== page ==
September 15, 2014
Ilan Hirschfeld, Partner-in-Charge of the New Jersey Offices, Featured in The Wall Street Journal Article "Divorce, Sanford Style: Social Media and Mediation"
By Liz Moyer and Karen Damato
The Mark Sanford divorce saga has gone back behind closed doors: After a surge of attention to the South Carolina congressman's rambling Facebook post on Friday about his private life, a family-court judge said today that Mr. Sanford and his ex-wife, Jenny, have agreed to mediation on parenting issues and other concerns.
But recent days provided an interesting peek at a change in divorce-related strategy by Mr. Sanford—the former governor whose split came after his supposed hiking trip on the Appalachian Trail in 2009 turned out to be a cover story for the real story, a rendezvous with his Argentine lover.
After divorcing in 2010, the Sanfords have continued to battle over issues involving their four children. Mr. Sanford's 2,400-word post cited that legal fight in announcing the end of his engagement to that girlfriend-turned-fiancee, Maria Belen Chapur. But Mr. Sanford also indicated in the Facebook post that he had decided to retain a lawyer to defend him in the latest legal action by his ex-wife.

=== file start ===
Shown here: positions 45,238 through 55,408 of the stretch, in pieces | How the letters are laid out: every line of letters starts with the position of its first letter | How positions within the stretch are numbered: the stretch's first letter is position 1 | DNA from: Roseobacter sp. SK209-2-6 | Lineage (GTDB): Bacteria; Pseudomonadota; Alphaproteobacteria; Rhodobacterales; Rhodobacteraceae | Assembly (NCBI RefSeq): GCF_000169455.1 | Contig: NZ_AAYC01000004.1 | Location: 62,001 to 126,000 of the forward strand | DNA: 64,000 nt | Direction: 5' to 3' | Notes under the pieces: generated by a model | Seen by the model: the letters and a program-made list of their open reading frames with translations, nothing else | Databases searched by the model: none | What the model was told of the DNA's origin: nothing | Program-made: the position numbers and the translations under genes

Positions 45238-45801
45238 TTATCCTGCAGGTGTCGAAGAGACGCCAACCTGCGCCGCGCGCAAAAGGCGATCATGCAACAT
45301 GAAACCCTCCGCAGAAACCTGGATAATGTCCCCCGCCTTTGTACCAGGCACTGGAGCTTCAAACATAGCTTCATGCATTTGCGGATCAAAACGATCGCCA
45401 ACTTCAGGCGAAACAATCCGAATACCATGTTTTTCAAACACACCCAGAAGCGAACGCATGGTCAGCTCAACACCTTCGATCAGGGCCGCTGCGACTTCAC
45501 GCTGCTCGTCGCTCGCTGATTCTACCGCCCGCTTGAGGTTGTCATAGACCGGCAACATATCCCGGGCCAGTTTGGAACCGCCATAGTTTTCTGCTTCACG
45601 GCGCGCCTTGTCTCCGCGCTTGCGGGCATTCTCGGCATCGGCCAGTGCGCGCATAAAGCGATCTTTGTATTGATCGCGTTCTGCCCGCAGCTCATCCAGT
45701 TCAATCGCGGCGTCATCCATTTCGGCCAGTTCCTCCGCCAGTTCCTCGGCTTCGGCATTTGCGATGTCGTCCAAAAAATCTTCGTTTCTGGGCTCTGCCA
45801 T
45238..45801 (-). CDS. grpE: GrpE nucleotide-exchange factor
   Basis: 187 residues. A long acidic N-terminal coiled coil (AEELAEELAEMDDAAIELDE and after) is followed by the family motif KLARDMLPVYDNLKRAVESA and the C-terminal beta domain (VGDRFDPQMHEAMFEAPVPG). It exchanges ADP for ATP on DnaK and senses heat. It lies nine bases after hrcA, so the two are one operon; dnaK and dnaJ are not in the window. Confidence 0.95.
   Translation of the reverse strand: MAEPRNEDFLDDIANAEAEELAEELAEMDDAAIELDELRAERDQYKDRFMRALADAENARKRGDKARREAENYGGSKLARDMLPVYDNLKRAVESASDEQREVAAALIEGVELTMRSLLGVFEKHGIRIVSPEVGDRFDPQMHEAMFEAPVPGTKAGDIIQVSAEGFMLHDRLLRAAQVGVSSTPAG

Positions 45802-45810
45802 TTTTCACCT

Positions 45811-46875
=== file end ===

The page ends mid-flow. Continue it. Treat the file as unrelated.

Divorce experts say mediation is almost always a good option in a divorce proceeding, being far less expensive than handling matters through the court and far more flexible in terms of the outcome. "In mediation you can do things that the court won't do," said Ilan Hirschfeld, who leads the marital dissolution practice group at Marcum Group, a New York accounting and advisory firm. That can include settling on more generous alimony, child support and custody terms than a judge might render.
Speaking about the Sanford case, Mr. Hirschfeld said taking the fight to social media might have been a misstep.
"I applaud them in going to mediation," Mr. Hirschfeld said. "But it's the first step. You need cooperative and transparent discussions. Publishing that kind of information on social media for the whole world to see makes it more difficult for the [other party] to agree to agree as opposed to putting a little fuel on the fire. We advise all clients that if they have any issues they should keep them private."